Mira sailed next from Nevis to island of Saba – about 44 nm or a 7 hour sail to the north, around the middle of March.
Saba is a magnificent volcanic island that rises straight up from the sea floor with very deep water on all sides and appears to extend straight up into the clouds. Only 5 square miles, it reaches 3084 feet.
As you sail past Saba, the ruggedness of the island strikes you. Huge jagged brown mountains litter the island. Saba sits isolated and unprotected from the swells and wind of the Atlantic Ocean, which creates this stark topography. Despite the forbidding perimeter of the island, we discovered that the interior of Saba is a hidden paradise, a Caribbean Shangri-la.
Like all good hidden kingdoms, Saba doesn’t come easily to visitors. Saba only has one harbor for entry of all boats and people. Many sailors have been known to sail by this harbor and just keep going. It can have wild waves crashing against the concrete piers – making it very difficult to land a dinghy or small boat. Glenn studied the weather and felt that the swells from the previous week should have diminished, since the winds had been lessening for days. When we sailed up to Fort Bay – the only anchorage on the island – we were met with huge waves crashing against the rocks surrounding the harbor and no discernible dinghy dock or place for us to tie up to clear customs. By VHF radio the harbormaster informed us that we should pick up a mooring in Ladder Bay about 2 miles away and dinghy in! As we motored around the west side of Saba, the winds miraculously dropped, and we were secure in a beautifully calm, picturesque anchorage. But, we still needed to dinghy around to customs. We steeled ourselves for the rambunctious ride – donned foul weather gear and PFD’s – and proceeded through the waves to Fort Bay. The ride was indeed a wild one, and all of our subsequent trips to the island were by larger tenders owned by Saba. 😦 Once ashore, we arranged an island tour for the next day, and also planned to do some hiking on our own.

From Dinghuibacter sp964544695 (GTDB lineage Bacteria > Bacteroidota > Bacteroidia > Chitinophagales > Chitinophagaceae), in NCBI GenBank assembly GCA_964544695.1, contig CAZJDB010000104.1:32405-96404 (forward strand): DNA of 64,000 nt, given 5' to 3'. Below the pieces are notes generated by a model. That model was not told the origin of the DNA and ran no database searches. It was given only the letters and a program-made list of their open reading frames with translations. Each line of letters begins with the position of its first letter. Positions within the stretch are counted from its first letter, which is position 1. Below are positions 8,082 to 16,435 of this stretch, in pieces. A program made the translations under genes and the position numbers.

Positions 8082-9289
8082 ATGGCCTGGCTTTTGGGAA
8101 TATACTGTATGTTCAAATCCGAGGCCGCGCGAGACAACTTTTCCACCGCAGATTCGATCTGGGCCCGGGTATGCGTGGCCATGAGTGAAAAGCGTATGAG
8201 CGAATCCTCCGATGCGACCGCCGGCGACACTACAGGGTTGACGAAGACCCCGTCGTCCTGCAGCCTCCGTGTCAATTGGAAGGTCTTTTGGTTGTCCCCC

Saba’s history is fascinating. Until the 1940’s the island was almost completely inaccessible. Some 800 steps up a sheer cliff in Ladder Bay was the only way for people and goods to come onto Saba. You can see the original steps if you look closely in the photo above – just beyond where we were anchored.
The 2000 full-time residents of Saba are descendants of hardy Dutch, Scottish and English settlers. The original settlers fought hard in the 1950s to hand-build a series of winding roads throughout the island – after being repeatedly told that it was impossible. Today the island is a wonder – beautiful white houses trimmed in green with red roofs, clean roads, happy and helpful Sabans welcome all visitors with open arms. We were charmed by both the people and the island of Saba.
Fascinated by the lush interior of Saba, we were anxious to hike up into the mountains and explore. We hiked a very steep, windy trail for several hours into the mountains of Saba.